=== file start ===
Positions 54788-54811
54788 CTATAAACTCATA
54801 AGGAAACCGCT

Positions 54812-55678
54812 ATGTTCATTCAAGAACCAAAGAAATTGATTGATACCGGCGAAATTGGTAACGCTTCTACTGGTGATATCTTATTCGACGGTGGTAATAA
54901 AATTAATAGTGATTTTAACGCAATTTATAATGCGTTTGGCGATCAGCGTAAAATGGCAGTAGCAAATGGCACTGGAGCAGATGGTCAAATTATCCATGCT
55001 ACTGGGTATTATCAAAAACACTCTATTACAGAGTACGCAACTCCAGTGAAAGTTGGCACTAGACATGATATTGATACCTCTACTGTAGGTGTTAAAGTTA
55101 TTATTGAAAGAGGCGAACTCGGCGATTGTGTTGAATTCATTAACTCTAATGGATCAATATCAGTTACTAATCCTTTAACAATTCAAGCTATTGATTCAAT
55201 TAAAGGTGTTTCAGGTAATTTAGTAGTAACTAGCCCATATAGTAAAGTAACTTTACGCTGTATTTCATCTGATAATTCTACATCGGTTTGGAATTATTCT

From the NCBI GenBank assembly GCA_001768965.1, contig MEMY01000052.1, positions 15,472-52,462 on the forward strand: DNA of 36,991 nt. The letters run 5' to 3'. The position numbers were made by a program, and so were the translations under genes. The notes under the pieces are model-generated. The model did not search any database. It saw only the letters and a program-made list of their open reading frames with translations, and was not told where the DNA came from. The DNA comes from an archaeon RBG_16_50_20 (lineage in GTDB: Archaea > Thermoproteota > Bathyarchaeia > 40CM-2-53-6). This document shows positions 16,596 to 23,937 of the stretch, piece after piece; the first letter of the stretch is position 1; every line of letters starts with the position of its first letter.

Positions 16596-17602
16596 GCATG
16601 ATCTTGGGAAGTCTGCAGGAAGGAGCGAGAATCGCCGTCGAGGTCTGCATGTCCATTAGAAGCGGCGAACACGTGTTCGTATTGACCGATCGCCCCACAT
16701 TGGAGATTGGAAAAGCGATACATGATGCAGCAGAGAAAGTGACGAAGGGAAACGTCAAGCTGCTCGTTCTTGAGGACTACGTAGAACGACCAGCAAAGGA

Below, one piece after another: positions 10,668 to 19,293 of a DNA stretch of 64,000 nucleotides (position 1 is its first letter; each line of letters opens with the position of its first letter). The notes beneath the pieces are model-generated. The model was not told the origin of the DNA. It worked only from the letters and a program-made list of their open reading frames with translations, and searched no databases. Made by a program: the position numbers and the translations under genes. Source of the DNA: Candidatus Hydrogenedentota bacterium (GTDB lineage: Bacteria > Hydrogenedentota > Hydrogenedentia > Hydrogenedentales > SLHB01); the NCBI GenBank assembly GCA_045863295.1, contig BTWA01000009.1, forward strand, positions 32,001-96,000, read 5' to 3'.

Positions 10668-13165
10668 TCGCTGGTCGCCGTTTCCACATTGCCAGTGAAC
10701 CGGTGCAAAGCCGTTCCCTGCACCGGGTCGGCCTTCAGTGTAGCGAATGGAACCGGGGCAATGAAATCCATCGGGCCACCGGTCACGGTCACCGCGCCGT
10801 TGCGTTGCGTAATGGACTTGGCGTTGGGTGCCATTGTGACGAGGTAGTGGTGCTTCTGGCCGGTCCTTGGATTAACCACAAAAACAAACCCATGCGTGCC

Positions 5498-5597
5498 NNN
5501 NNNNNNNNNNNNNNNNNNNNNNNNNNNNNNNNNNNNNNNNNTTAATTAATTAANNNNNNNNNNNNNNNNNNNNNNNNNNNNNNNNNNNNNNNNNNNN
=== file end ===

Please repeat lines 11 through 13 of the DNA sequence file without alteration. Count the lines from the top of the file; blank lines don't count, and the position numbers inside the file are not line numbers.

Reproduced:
Positions 16596-17602
16596 GCATG
16601 ATCTTGGGAAGTCTGCAGGAAGGAGCGAGAATCGCCGTCGAGGTCTGCATGTCCATTAGAAGCGGCGAACACGTGTTCGTATTGACCGATCGCCCCACAT